Observation 34121: Coprinopsis P. Karst.

When: 2010-02-20

Collection location: Cannibal Gorge, Lewis Pass, New Zealand [Click for map]

Who: Jim Baltaxe (JimBaltaxe)

No specimen available

As a “newbie” (newcomer) to this field I am not sure of the identification, especially in a Genus this varied and sensitive to microscopic examination, but I am wondering whether the great physical distance and different habitat would be enough to suggest a possibly different species, or subspecies.

The only other reference to P. plicatilis is in the Auckland, NZ region, at a much lower altitude and much higher (minimum) temperature range, than this observation. It was spotted at about 850m in an area that gets very heavy frosts for at least half the year and high temperatures of mid to high 20s, centigrade, of course.

I would appreciate it if anyone could tell me whether this may be significant. If so, and this could be a different subspecies I would like to call it P. plicatilis robyni.


Proposed Names

-13% (3)
Used references: Mushroom Observer and other related websites.
Mushrooms and Other Fungi of New Zealand by Don Horne, pub. Reed, 2000
61% (2)
Recognized by sight

Please login to propose your own names and vote on existing names.

= Observer’s choice
= Current consensus


Add Comment
Oh, wow
By: Erin Page Blanchard (CureCat)
2010-02-26 18:54:28 EST (-0500)

You got me! This one looks much more pale, silvery, and gracile then the C. lagopus I am used to seeing, but after seeing your photos and comparing a few other collections, I see what you mean!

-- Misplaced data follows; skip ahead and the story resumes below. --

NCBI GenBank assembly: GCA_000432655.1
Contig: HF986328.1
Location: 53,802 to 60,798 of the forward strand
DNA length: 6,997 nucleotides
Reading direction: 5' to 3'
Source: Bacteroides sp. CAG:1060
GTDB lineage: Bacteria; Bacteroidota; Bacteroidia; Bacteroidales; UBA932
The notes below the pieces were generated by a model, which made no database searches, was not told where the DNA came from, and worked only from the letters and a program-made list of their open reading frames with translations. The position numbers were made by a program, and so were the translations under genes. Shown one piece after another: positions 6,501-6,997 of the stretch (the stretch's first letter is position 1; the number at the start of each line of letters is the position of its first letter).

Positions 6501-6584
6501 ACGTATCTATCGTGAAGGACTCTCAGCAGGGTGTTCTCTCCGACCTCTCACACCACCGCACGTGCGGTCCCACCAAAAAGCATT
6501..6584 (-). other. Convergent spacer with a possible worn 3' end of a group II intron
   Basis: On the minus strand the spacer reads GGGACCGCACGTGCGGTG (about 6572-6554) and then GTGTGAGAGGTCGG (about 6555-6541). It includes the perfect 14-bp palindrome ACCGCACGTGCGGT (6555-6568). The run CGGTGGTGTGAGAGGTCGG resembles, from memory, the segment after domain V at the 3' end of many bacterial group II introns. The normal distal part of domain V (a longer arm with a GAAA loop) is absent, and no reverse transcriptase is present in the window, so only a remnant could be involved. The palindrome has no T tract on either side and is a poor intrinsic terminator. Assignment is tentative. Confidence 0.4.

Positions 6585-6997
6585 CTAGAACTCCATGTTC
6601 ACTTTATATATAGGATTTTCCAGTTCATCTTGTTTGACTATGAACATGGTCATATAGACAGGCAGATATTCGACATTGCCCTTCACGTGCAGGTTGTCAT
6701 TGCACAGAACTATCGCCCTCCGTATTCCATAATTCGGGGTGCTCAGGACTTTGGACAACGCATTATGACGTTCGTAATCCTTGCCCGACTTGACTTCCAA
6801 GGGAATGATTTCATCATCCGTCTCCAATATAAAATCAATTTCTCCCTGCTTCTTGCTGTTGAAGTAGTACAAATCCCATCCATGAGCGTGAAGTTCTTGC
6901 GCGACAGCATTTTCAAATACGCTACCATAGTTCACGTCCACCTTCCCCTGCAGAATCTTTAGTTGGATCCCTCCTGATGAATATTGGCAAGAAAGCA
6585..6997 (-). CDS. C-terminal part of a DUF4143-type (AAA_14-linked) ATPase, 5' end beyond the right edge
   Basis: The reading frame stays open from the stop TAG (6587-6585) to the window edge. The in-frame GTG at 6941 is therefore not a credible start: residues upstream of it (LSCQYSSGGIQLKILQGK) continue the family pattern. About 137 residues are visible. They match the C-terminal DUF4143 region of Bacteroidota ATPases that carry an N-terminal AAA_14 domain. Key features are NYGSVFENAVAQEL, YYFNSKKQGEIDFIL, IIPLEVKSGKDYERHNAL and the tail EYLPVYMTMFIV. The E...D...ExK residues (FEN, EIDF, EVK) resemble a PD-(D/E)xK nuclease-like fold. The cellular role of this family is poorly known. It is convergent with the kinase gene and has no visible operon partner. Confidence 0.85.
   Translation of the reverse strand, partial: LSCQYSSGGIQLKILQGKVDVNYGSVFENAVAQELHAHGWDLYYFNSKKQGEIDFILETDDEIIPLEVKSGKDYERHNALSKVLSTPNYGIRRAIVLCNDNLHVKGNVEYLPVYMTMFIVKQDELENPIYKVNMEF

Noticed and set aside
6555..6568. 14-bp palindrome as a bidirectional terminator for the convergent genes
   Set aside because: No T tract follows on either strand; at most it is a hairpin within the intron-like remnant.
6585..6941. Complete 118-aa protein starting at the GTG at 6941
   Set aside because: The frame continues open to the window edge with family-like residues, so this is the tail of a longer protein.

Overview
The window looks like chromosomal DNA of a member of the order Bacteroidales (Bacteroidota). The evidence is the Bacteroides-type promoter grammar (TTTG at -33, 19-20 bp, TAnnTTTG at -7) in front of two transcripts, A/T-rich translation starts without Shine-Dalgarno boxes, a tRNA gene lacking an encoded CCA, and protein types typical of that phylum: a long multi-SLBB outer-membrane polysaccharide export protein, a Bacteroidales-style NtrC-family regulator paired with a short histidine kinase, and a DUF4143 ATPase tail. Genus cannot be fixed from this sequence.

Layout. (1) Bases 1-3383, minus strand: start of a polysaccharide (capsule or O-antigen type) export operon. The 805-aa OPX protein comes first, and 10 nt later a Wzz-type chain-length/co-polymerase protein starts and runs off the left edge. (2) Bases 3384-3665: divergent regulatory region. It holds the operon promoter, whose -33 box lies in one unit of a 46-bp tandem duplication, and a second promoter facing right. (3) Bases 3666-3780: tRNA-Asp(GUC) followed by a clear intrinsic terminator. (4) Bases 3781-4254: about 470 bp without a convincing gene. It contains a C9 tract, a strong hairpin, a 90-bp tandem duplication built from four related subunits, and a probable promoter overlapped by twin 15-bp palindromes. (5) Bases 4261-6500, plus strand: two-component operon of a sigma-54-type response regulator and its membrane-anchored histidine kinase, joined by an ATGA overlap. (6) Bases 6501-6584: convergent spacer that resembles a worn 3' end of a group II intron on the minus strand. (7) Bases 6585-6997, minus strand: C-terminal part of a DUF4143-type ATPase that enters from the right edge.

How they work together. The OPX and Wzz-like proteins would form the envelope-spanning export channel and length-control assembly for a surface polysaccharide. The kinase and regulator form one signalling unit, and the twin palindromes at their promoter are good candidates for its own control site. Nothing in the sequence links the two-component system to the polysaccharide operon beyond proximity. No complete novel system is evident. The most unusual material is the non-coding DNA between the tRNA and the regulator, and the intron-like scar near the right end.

Please propose C. lagopus.

By: Clive Shirley (myxo)
2010-02-26 13:50:38 EST (-0500)

CureCat I think we might have to disagree here Jim’s photo shows an old specium were the fuzz-like tufts have disapared. There are some better photos on my website http://hiddenforest.co.nz/...

By: Erin Page Blanchard (CureCat)
2010-02-26 06:04:31 EST (-0500)

Clive, it is not C. lagopus, that species is quite different, with a grey cap covered in very fine, practically fuzz-like tufts which are easily brushed away. The stipe also tapers gradually to a thicker base. C. lagopus is also larger.

Lesson in what to look for
By: Jim Baltaxe (JimBaltaxe)
2010-02-26 05:46:40 EST (-0500)

Hi Curecat
Thanks for the opinion; I’m starting to learn what to look for in making an identification.

I’m happy to defer to those with greater knowledge of course
By: Jim Baltaxe (JimBaltaxe)
2010-02-26 05:17:10 EST (-0500)

In that case it would wind up being Coprinopsis plicatilis robini, assuming that the case for a subspecies does stand up. BTW I am taking the opportunity to correct a misspelling in my earlier suggestion.

Coprinopsis sp.
By: Clive Shirley (myxo)
2010-02-26 04:00:18 EST (-0500)

Hi Jim,
I recognise this species, its very simlar to Coprinopsis lagopus but I am not yet convinced that it is this. I see from the back ground its likely to have been found in native forest (were C. lagopus is usaly found in woodchip). Its been on my to do list to exsamin both species to see if there is any diffrance but its just something I have not gotten around to.


By: Erin Page Blanchard (CureCat)
2010-02-26 03:17:58 EST (-0500)

The ephemeral, floccose patches on the cap remind me more of Coprinopsis.

Created: 2010-02-25 23:13:11 EST (-0500)
Last modified: 2012-01-23 15:20:29 EST (-0500)
Viewed: 131 times, last viewed: 2019-07-05 22:19:43 EDT (-0400)
Show Log